Who is Elizabeth Warren?

This is a rush transcript from "Hannity," June 13, 2012. This copy may not be in its final form and may be updated.

SEAN HANNITY, HOST: The balance of power that is in the United States Senate is hanging by a thread as Democrats hope to keep their slim majority. And it could all come down to one state where a nagging controversy has been clouding this race.


HANNITY (voice-over): In the closely watched Massachusetts Senate race, one issue has been dogging democrat Elizabeth Warren for months. Is she, in fact, a minority, due to her claim of being part Cherokee Indian?

UNIDENTIFIED REPORTER: Elizabeth, can you put this issue to bed and tell us whether or not you are in fact a member of a minority group?

ELIZABETH WARREN, D-MASS., SENATE CANDIDATE: So middle-class families are getting hammered. I have been out talking to people about this all across the commonwealth.

UNIDENTIFIED REPORTER: Members of Cherokee Nation want to know. They say you should come clean.

WARREN: I have made the facts clear. And what I am trying to do is talk about in this Senate race what matters to America's families.

HANNITY: Her opponent was quick to seize on her attempts to dodge the controversy.

UNIDENTIFIED REPORTER: Senator, what is it that you would like Elizabeth Warren to come clean on?

SEN. SCOTT BROWN, R-MASS.: Listen, I don't want really -- all I have asked is the same thing you have been asking, is to answer the questions and tell the truth.

HANNITY: Warren insists that she is just going by what her family has always told her.

WARREN: This is what my brothers and I were told by my mom and my dad and my mama (ph) and my papa (ph). This is our lives and I'm very proud of it.

HANNITY: But the closest genealogist could find is a marriage license application for her great-great-grandfather which lists his mother as a Cherokee.

CHRIS CHILD, GENEALOGIST: This is from an 1894 marriage record. So, this is as reliable as however as the son knew of, in terms of what have he was saying about his mother's ancestry.

WARREN: I have lived in a family that has talked about Native American, talked about tribes since I have been a little girl. My aunt Bea has remarked that my papa had high cheek bones, like all of the Indians do. Because that's how she saw it. Being Native American has been part of my story, I guess since the day I was born.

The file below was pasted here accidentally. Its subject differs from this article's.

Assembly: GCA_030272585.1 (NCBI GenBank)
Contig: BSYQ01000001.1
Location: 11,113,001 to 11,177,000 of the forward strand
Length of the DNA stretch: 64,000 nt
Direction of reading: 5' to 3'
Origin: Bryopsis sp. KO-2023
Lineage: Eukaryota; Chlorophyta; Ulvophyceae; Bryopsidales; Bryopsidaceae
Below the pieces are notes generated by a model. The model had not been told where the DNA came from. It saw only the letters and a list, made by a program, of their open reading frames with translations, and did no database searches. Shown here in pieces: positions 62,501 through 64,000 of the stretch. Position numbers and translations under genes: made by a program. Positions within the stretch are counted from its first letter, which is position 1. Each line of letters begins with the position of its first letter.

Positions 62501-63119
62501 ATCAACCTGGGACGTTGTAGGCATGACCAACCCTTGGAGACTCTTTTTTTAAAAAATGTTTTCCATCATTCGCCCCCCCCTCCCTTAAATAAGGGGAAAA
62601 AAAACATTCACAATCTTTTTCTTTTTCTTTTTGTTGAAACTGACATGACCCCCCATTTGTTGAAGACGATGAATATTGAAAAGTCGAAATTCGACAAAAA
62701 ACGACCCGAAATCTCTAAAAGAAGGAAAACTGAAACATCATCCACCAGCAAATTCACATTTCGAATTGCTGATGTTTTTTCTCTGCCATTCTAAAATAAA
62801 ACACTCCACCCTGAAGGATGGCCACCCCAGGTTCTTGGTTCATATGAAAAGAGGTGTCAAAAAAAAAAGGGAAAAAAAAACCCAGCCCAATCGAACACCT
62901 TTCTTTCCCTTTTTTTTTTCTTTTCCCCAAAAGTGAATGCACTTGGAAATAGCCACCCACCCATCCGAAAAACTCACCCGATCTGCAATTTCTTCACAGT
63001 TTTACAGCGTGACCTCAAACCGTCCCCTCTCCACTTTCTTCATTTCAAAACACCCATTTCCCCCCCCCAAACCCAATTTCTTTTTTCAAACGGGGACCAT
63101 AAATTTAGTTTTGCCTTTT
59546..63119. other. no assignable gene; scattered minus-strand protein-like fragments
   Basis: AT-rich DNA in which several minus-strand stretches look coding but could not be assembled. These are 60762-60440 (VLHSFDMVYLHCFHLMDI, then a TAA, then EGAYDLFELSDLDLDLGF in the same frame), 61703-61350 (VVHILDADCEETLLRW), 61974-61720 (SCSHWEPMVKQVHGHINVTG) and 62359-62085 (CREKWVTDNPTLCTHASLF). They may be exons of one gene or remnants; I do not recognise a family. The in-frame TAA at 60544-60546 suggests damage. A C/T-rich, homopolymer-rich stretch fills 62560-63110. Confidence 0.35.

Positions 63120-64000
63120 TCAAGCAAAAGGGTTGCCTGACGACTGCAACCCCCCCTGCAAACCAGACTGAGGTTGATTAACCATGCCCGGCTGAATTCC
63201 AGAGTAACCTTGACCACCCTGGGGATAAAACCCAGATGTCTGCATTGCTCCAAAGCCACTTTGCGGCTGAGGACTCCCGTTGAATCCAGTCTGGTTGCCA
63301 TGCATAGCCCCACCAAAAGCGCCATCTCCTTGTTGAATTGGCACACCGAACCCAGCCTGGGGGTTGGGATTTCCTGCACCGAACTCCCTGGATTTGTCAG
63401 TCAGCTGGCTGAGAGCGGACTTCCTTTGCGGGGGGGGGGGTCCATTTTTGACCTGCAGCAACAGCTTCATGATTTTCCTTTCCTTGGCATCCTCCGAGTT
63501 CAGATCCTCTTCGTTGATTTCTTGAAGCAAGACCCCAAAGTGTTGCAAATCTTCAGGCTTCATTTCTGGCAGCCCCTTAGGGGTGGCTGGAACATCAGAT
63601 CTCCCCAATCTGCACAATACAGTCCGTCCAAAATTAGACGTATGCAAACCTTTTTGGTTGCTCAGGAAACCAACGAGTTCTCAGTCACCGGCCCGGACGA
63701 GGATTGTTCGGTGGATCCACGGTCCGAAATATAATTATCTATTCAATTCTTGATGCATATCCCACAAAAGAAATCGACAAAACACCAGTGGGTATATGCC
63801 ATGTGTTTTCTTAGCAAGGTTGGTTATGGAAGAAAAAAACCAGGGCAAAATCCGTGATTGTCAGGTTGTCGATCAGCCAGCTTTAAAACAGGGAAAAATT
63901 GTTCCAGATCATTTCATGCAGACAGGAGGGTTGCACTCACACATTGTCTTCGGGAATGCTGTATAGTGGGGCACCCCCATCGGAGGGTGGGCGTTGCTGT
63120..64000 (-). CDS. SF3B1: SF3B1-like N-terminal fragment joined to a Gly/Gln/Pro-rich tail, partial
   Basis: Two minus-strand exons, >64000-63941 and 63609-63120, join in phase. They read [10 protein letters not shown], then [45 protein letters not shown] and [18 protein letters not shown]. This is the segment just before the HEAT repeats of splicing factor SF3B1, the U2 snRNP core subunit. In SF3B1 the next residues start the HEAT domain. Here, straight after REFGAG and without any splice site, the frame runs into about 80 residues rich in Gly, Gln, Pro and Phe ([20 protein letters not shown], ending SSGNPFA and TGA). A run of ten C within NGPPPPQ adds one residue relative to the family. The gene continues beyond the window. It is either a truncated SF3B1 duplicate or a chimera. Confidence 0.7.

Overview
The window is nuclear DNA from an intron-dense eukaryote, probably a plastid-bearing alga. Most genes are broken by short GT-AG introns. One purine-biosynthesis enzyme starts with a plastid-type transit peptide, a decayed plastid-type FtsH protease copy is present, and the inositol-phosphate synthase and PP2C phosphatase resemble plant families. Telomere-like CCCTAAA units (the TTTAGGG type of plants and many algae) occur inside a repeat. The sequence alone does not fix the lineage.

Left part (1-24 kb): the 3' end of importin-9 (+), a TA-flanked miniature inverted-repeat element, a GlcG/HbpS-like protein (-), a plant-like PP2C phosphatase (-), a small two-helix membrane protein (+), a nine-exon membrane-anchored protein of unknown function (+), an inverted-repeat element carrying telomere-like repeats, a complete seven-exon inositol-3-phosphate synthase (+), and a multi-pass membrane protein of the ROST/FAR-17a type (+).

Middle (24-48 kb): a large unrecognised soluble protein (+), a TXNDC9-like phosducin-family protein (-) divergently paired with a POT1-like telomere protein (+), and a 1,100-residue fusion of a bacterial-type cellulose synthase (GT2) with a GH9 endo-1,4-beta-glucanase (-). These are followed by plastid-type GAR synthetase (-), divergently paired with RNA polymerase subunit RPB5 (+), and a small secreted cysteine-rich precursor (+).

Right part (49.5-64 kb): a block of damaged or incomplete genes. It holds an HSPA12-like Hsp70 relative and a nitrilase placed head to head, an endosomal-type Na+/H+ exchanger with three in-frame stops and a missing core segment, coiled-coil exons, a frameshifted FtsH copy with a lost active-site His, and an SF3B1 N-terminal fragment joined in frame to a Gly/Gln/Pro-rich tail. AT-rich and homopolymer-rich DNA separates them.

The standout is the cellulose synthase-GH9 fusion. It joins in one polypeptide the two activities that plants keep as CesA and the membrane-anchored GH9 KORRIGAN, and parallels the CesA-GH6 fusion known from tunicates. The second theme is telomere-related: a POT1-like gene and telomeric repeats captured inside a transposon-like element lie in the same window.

We grow up on what our family tells us about our family.

HANNITY: But the problem is, it wasn't just her making this claim. Harvard University's law school began reporting quote, "a Native American female professor" in federal statistics for the 1992-93 school year when she was first hired."

BROWN: Harvard relied on these representations, they made representations to the federal government. And as a result of that, they reported certain things, representing diversity that in fact wasn't there. Potentially took advantage of opportunities that would have been made available to them, due to that diversity. And it's wrong.

HANNITY: Now, while she previously admitted identifying herself in a legal directory as a Cherokee in an attempt to, quote, "Meet other people like herself," for months, Warren said, she did not know that Harvard was making the claim or where they got their information. But now her campaign has released a statement saying, quote, "At some point, after I was hired by them, I provided that information to the University of Pennsylvania and Harvard." She still insists that it has nothing to do with why she was hired and that she has not benefited from that label.


HANNITY: And joining us now from Washington, Michelle Fields, a reporter for the Daily Caller. Michelle, always good to see you.


HANNITY: You know what is amazing in this? It's like she seemingly, I think people are arguing here, she just misrepresented the truth. And then, when it worked for her benefit and worked for Harvard's benefit, they didn't do due diligence and background. And now she is being confronted with it and she keeps vacillating. How big a deal is this?

FIELDS: Yes. This calls into question her integrity and her character. And you know, this isn't going to be that big a deal for Republicans who live in Massachusetts because they were never going to vote for her anyway. But there are moderates and conservative Democrats who are now -- for affirmative action who are now saying, hey, I don't want to vote for someone who gamed the system, who took advantage of economic opportunities and took advantage of the history and the struggles of Native Americans.

HANNITY: Is it gaming the system? And is it also the denial and the parsing of words and threading the needle? It seems that that's, you know --

FIELDS: Yes. You know, she didn't come clean right away. Instead, she is constantly going back and forth and ignoring the question or trying to dodge the question, instead of just coming forth and coming clean and saying, yes, I did do this, I did say this.

But suddenly, she is saying that this is central to who she is. But when she started off her campaign, she never talked about how she was Native American. How that was very close to her. Now, all of a sudden, it's central to her life and who she is.

HANNITY: What does this say about a liberal university like Harvard University where, you know, they were using this to go out there and say, we've got a Native American female professor -- did they know better?

FIELDS: Yes, you know, I am not sure. But, you know, they should be the ones condemning her. And the liberals and progressive who say they are for diversity, who are for affirmative action, they should defend those ideals and condemn her for taking advantage of those ideals and the advantage of those programs.

HANNITY: Yes, unbelievable. Michelle Fields, thanks so much for being with us. Appreciate it.

FIELDS: Thank you.

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